I refer to some of Silicon Valley industrial analyst Jeremiah Owyang's ideas about social media at several points in Connecting With Consumers, so it stands to reason that I'd be mentioning them here as well. His most recent Web Strategy blog installment includes another in a long line of 2X2 matrixes, this time clearly identifying some of the key costs and benefits of participating in social media.



                   Like all investments, there are risks and rewards, use this matrix to help
                   decision makers understand the downsides and upsides by participating.

This is not exactly groundbreaking stuff, but I like 2X2 classification schemes - they simplify and highlight and conform to our growing tendency to devote no more than 5 seconds to process material.  (In fact, if you've made it this far, I 'm pretty satisfied.)  But Owyang's matrix accomplishes something other than simplification - it reminds us that participation and engagement in social media isn't for everybody.  Unfortunately, as soon as the media and corporate communications departments glom onto the big new thing (and for many companies, as surprising as it may sound, social media is definitely something new), corporate decision makers start to think they have to spend on it, regardless of objectives and ability, just to say, 'we're there.'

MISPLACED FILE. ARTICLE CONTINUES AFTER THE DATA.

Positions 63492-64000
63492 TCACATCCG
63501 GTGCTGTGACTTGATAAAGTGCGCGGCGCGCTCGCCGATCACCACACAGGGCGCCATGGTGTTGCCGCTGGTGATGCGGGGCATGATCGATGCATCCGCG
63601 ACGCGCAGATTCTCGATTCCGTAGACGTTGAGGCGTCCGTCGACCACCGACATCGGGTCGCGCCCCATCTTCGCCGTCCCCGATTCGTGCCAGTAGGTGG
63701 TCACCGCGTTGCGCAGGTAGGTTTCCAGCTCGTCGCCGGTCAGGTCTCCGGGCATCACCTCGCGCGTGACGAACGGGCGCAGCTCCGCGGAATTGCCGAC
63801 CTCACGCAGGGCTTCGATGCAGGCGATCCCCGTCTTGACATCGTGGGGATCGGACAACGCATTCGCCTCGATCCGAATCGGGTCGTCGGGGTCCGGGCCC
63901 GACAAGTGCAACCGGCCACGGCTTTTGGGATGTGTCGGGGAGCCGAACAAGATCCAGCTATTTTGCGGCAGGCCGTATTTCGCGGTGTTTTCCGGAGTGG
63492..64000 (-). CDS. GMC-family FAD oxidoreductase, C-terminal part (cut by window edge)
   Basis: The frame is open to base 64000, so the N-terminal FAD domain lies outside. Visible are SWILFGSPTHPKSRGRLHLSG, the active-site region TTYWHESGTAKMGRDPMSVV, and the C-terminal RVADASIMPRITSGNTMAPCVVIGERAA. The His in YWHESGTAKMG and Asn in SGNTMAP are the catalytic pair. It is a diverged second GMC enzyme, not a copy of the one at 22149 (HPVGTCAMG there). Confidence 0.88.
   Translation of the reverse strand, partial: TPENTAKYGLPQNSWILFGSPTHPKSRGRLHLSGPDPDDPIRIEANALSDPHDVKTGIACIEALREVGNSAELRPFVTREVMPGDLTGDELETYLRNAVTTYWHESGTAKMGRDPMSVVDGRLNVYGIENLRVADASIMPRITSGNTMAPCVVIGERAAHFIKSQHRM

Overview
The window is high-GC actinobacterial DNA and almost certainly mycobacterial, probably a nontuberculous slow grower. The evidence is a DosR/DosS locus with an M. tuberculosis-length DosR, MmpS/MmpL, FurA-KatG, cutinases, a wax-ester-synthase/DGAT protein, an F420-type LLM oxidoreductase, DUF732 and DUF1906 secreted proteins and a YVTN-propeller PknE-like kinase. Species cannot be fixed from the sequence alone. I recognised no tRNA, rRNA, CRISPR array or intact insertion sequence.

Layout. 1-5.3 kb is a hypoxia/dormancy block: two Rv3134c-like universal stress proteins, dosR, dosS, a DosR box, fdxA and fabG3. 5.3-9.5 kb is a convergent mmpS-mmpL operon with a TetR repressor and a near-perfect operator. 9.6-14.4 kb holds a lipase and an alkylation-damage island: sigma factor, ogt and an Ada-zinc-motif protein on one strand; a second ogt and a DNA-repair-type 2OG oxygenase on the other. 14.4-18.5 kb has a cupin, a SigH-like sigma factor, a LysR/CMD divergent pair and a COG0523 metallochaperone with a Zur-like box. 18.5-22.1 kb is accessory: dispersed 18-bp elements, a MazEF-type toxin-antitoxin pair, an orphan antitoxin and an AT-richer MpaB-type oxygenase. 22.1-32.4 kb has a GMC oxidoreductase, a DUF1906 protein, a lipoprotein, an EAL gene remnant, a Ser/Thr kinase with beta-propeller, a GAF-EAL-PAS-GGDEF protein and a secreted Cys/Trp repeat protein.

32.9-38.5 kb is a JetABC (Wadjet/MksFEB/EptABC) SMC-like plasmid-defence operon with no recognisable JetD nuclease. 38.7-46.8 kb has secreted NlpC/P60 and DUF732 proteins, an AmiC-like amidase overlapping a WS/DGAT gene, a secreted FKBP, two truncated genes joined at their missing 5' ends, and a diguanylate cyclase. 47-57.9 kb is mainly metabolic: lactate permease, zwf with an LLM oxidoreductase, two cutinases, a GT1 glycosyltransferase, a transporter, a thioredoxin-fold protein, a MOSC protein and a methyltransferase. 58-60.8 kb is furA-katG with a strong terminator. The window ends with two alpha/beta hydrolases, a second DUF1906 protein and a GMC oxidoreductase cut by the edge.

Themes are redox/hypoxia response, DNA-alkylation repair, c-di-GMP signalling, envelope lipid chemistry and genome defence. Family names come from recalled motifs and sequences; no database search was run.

Of course, not participating, while it may have its benefits at least from the firm's point of view, is business as usual.  And I wrote Connecting With Consumers in large part to convince how business as usual just doesn't work anymore in marketing.  And then there is last year's Engagementdb's analysis showing how corporate mavens (i.e., companies high in engagement and social media presence) financially outperform companies characterized by other engagement/presence profiles - results that certainly argue for participating in social media.






It goes without saying that any new business venture bears some risk, so perhaps the moral to this story is not so much that gun shy companies should opt out of the Marketing 2.0 party, but rather, must consider the risks beforehand, proceed slowly, rely heavily on social marketing metrics, and adjust strategy accordingly - a moral succinctly summed up by Wetpaint/Engagement db founder Charlene Li:

Doing it all may not be for you — but you must do something.

The optimal social media marketing strategy will depend on a variety of factors, including your industry. If your most valuable customers do not depend on or trust social media as a communication medium, or if your organization is resistant to engagement in some channels, you will have to start smaller and slower. But start you must, or risk falling far behind other brands, not only in your industry, but across your customers’ general online experience.